by Starsky Hutch 76, JSAGL and Rubberman41
Jason Todd watched the men moving in and out of the warehouse. He’d first spotted them when that fat store owner had nearly nabbed him for lifting goods. Jerk. How’d he expect him to eat without the benefit of a five-finger discount?
If these guys were what he thought they were, though, he wouldn’t need it anymore. He recognized the look in their eyes — furtive, guilty. He wore the same look when he shoplifted or stole hubcaps so he’d have money to eat. Only these guys didn’t steal to stay alive like he did. Whatever ended up happening to them — they’d deserve it.
He saw two men get out of a car — one old, one young. The older one looked like an aging weightlifter, like Arnold, only even older and with less hair. He had the look of a man who’d seen a lot of fights in his time. His nose had obviously been broken on a number of occasions, and his ears… Well, they were what the term cauliflower ear had been invented for. The younger one was far slighter of form and more talkative. In fact, he seemed to be pestering the heck out of the old man with his jabbering. The two men stepped into the warehouse, and he lost sight of them.
Jason’s gaze drifted to the top of the warehouse, and he saw an opening. He walked around the side and climbed up a drainpipe for a better look.
The older man and the younger man joined a number of other thugs, who were gathered as if they were waiting for someone.
“Wow, Uncle Franko! Can you believe it? I mean, of course you can — you been working for him for years. Well, except for when you wuz in the joint. But I can’t believe I am! This is gonna be great!”
“Shaddup already!” Franko Morelli said. “You want everybody to think you’re a stupid kid or sumthin’?”
“Oh, yeah. Right… right. Sorry about that, Uncle Franko. I won’t say nothin’ no more. I swear it. You don’t gotta worry about me embarrassin’ you or nothin’! I–”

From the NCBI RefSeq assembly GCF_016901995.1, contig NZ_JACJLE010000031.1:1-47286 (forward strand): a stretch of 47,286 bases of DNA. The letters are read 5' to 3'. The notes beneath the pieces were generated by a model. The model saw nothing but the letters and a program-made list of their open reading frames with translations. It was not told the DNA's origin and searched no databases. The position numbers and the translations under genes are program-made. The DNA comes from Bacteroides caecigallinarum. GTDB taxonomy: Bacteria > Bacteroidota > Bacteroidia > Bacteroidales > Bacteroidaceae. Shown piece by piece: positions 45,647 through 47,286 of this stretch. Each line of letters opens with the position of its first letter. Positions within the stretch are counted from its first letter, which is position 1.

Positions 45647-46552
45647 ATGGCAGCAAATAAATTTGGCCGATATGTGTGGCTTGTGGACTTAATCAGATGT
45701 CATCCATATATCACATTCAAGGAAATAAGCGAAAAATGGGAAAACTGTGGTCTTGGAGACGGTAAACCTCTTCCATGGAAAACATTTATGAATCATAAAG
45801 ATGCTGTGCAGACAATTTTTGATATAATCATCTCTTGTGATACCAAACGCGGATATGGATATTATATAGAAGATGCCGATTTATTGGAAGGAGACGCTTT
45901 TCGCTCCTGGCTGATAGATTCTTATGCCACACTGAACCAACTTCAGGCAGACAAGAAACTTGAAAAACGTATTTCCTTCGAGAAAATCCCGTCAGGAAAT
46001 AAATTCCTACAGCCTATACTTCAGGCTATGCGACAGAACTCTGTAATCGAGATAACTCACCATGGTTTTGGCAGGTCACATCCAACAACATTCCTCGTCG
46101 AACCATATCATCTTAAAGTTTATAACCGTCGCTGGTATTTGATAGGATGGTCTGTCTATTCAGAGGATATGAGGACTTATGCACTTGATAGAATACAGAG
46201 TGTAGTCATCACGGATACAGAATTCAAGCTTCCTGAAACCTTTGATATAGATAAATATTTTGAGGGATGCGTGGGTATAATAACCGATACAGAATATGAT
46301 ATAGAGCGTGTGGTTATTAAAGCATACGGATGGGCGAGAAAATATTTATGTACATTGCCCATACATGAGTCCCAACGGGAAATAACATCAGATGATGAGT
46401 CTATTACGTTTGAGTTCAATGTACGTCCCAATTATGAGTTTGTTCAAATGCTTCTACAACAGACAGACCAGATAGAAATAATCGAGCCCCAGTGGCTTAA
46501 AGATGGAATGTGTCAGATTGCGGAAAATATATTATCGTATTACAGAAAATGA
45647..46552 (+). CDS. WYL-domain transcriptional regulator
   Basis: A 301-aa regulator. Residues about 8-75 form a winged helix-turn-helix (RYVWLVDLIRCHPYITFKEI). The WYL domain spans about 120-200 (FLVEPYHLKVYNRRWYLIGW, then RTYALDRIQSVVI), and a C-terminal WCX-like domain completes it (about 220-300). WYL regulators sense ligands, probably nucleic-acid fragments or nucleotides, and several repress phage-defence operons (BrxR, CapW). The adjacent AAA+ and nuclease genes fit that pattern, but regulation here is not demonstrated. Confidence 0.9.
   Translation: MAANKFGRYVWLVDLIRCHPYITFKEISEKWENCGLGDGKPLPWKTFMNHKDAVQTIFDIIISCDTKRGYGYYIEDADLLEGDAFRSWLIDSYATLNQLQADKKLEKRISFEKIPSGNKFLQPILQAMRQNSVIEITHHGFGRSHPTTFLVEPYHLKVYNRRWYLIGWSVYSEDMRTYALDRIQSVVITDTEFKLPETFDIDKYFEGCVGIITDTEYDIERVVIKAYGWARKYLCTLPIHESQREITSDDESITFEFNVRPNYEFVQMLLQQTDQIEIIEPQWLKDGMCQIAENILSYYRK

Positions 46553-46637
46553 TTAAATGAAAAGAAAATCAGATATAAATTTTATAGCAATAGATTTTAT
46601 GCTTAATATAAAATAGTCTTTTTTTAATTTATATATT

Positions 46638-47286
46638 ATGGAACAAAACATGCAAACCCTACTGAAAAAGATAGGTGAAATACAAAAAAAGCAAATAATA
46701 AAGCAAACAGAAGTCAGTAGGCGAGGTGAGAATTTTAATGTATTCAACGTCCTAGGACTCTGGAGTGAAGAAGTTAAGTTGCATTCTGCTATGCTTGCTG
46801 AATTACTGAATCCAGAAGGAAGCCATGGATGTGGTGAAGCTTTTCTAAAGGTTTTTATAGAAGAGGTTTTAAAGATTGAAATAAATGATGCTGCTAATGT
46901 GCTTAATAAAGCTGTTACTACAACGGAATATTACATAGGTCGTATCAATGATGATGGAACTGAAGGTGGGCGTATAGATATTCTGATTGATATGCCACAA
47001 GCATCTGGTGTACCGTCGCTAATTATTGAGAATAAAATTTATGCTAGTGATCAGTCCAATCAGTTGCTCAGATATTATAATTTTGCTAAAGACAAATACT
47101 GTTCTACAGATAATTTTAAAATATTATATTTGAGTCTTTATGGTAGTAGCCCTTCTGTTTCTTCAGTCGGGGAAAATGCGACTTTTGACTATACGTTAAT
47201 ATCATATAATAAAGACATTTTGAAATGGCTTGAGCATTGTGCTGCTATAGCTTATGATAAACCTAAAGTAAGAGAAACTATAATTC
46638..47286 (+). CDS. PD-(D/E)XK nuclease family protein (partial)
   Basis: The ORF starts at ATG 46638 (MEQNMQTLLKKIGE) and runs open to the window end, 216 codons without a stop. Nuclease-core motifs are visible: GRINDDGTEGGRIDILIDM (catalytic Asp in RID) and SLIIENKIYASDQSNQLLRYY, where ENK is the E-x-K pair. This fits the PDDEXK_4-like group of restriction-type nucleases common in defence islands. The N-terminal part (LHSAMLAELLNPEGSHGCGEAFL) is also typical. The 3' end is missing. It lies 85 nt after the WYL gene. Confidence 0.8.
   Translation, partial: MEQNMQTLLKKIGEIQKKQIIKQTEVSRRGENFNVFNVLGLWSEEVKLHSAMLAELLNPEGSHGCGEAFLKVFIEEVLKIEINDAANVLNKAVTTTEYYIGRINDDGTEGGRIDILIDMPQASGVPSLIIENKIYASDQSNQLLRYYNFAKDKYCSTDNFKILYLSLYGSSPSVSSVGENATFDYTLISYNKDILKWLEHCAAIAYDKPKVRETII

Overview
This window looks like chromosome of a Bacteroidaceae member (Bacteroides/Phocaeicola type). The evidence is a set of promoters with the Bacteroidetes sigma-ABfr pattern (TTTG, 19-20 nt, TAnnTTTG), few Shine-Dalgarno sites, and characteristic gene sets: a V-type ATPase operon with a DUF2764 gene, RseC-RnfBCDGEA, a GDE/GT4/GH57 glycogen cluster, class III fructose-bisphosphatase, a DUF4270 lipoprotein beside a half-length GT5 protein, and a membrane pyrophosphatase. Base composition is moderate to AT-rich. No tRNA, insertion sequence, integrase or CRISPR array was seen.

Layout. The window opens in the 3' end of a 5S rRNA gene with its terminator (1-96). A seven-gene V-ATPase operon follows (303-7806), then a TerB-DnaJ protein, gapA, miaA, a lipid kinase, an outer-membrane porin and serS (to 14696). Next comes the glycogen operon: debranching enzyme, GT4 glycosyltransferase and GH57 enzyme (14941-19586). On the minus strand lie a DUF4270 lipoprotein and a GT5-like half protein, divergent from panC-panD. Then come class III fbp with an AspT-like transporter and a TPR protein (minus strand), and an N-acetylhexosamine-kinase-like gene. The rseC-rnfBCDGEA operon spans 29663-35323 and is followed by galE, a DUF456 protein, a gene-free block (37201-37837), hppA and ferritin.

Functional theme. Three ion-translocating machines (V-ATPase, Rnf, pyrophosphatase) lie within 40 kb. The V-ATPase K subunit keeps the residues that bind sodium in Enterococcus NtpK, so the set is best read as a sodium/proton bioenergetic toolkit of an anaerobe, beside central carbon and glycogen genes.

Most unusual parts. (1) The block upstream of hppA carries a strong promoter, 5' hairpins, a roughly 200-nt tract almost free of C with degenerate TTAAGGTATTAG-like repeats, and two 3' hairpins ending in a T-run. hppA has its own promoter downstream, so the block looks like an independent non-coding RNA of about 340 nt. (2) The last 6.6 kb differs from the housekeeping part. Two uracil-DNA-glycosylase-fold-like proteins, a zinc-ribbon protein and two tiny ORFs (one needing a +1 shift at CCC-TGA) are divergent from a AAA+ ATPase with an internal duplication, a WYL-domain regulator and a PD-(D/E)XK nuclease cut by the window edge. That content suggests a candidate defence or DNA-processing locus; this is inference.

Franko’s hand quickly shot out and covered the younger man’s mouth. “Don’t make me hafta tells you again, Lenny!”
“Who’s the kid?” one of the other thugs laughed. He looked to be about the same age as Franko.
“My sister’s kid,” Franko groaned. “She asked me to get him work.”
“Well, he come to the right place,” the other thug said. “The boss always did pay his boys well. You remember to bring his loot?”
“I remembered,” Franko said, holding up a bag. “You remember your stash?” The other thug held up a similar bag. Jason, looking down from his perch, realized that all the older men in the room were holding similar bags.
“Well, well! The gang’s all here!” a loud, shrill voice suddenly boomed. He grabbed one of the satchels and said, “I really do love these sort of things! As the kids used to say–” He reached into the satchel and pulled out a wad of money, which he tossed into the air. “–it really is my bag!”
“Did the kids really used to say that, Uncle Franko?” Lenny asked, receiving an elbow to the gut for his curiosity.
“Ah, yes, the gang’s all here,” the Joker said wistfully, sitting at a table in front of the assembled throng and placing the bag in front of him. “I knew I could trust my old gang to bring my ill-gotten gains back to me. And the ones I couldn’t? Well, they’re probably not enjoying it, anyway. Though you wouldn’t know it from the way they’re smiling!” Tears shot from the corners of his eyes as he cackled with laughter. The withered old clown banged on the table as he tried to regain his composure.